I Went to Burning Man and Aged 21 Years

By Erin Sharoni Sep 21, 2016

 

That’s not clickbait. It’s fact. So far as InsideTracker’s InnerAge algorithm is concerned, five days of revelry in the inhospitable Black Rock Desert has aged my body by 21 years. I tested my blood the day before I departed for Burning Man (an annual week-long gathering celebrating music, art and individuality), and again six days after my return...

My InnerAge went from an impressive 26 years young to a horrifying 47 years old. And as we like to say around here, “Blood don’t lie!”

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Tired of Being Tired: How I Optimized My Iron Levels

By Emily Wei Dec 19, 2014

Last week, I shared some important information on how to maximize iron absorption and ferritin levels. However, I want to emphasize that InsideTracker is not solely a package of blanket recommendations to fix non-optimal biomarker levels; it is a lifestyle tool that provides a highly individualized experience to help you carve your own path to health and wellness. Below, I highlight some of the changes that I made to get my iron levels optimized and to win the fight on fatigue. While some of these interventions might not be suitable for you, I hope to inspire you to start brainstorming strategies you can use to optimize up to 30 biomarkers and achieve holistic wellness using InsideTracker!

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Why Women Should Pay Attention To Iron

By Kalyn Weber Jul 09, 2014

 

Feeling tired, lethargic, or just not at your best? You could be one of the 3.3 million women in the US who have iron-deficiency anemia. In fact, iron deficiency is the most common nutrient deficiencies in the country! Read more to learn about the signs of iron deficiency and why they are crucial for women to pay attention to.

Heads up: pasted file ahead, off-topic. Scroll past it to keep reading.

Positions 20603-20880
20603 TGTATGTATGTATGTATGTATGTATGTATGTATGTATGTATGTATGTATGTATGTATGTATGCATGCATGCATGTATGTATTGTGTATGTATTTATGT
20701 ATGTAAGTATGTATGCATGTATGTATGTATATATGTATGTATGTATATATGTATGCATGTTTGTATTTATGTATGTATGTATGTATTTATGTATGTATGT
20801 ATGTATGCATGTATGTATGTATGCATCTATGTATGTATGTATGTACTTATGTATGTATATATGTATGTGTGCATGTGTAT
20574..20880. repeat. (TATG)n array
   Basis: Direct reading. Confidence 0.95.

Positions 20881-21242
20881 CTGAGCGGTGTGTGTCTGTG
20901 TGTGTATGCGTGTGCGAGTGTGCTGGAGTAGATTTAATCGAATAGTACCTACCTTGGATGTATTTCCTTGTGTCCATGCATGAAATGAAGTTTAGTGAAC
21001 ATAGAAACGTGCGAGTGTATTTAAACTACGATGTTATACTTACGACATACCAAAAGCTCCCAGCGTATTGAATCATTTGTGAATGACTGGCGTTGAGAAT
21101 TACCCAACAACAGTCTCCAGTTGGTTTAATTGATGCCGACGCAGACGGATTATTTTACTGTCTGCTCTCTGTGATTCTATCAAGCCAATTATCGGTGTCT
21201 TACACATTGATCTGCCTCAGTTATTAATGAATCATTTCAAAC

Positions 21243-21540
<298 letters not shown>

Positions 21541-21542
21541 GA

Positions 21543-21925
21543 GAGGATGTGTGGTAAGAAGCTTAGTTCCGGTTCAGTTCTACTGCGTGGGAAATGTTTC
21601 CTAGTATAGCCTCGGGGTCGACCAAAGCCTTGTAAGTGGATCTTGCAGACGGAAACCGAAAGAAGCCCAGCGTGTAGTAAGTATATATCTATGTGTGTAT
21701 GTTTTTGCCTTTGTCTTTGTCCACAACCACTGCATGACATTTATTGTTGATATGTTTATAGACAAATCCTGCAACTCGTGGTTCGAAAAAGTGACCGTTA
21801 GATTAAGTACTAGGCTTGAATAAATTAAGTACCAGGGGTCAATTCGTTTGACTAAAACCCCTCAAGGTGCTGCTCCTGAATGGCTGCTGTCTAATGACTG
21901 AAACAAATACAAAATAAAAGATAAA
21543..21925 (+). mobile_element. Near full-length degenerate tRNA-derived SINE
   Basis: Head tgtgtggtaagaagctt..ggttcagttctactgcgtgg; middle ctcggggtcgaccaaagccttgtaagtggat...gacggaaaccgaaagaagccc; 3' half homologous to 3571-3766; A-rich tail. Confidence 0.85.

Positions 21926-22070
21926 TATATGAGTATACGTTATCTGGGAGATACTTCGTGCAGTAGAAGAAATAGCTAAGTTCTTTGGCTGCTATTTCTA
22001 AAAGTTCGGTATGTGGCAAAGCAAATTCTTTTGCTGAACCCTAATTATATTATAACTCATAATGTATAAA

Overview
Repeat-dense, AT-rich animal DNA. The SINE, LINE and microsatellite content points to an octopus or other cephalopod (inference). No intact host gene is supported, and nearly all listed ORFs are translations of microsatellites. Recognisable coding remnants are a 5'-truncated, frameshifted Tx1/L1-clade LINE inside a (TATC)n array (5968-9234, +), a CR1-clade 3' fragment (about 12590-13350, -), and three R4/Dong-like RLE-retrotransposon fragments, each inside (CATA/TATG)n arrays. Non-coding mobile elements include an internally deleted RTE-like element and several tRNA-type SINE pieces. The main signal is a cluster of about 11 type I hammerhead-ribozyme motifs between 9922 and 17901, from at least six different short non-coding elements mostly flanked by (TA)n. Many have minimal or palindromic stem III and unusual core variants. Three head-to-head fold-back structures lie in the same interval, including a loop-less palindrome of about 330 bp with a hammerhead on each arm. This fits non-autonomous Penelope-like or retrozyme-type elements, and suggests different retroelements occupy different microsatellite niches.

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Why Iron is So Crucial to Your Body

By Ray Nguyen Jan 15, 2014

 

Why is iron important to the body?

The human body requires iron to perform many vital physiological functions. For instance, iron is the key component of hemoglobin that allows red blood cells to transport oxygen throughout the body, and it plays a key role in cell growth and differentiation. According to the World Health Organization, up to 80% of the people in the world may be iron deficient. Premenopausal women, particularly those who exercise regularly, face a great risk of iron deficiency, or even anemia. Athletic, active males are also at high risk for iron deficiency. Low levels of iron can leave you feeling physically tired and weak, impair mental function, and weaken the immune system. Having too much iron in the body, on the other hand, can poison certain organs and even cause death. Maintaining the optimal balance of iron within the body is therefore essential to one’s health.

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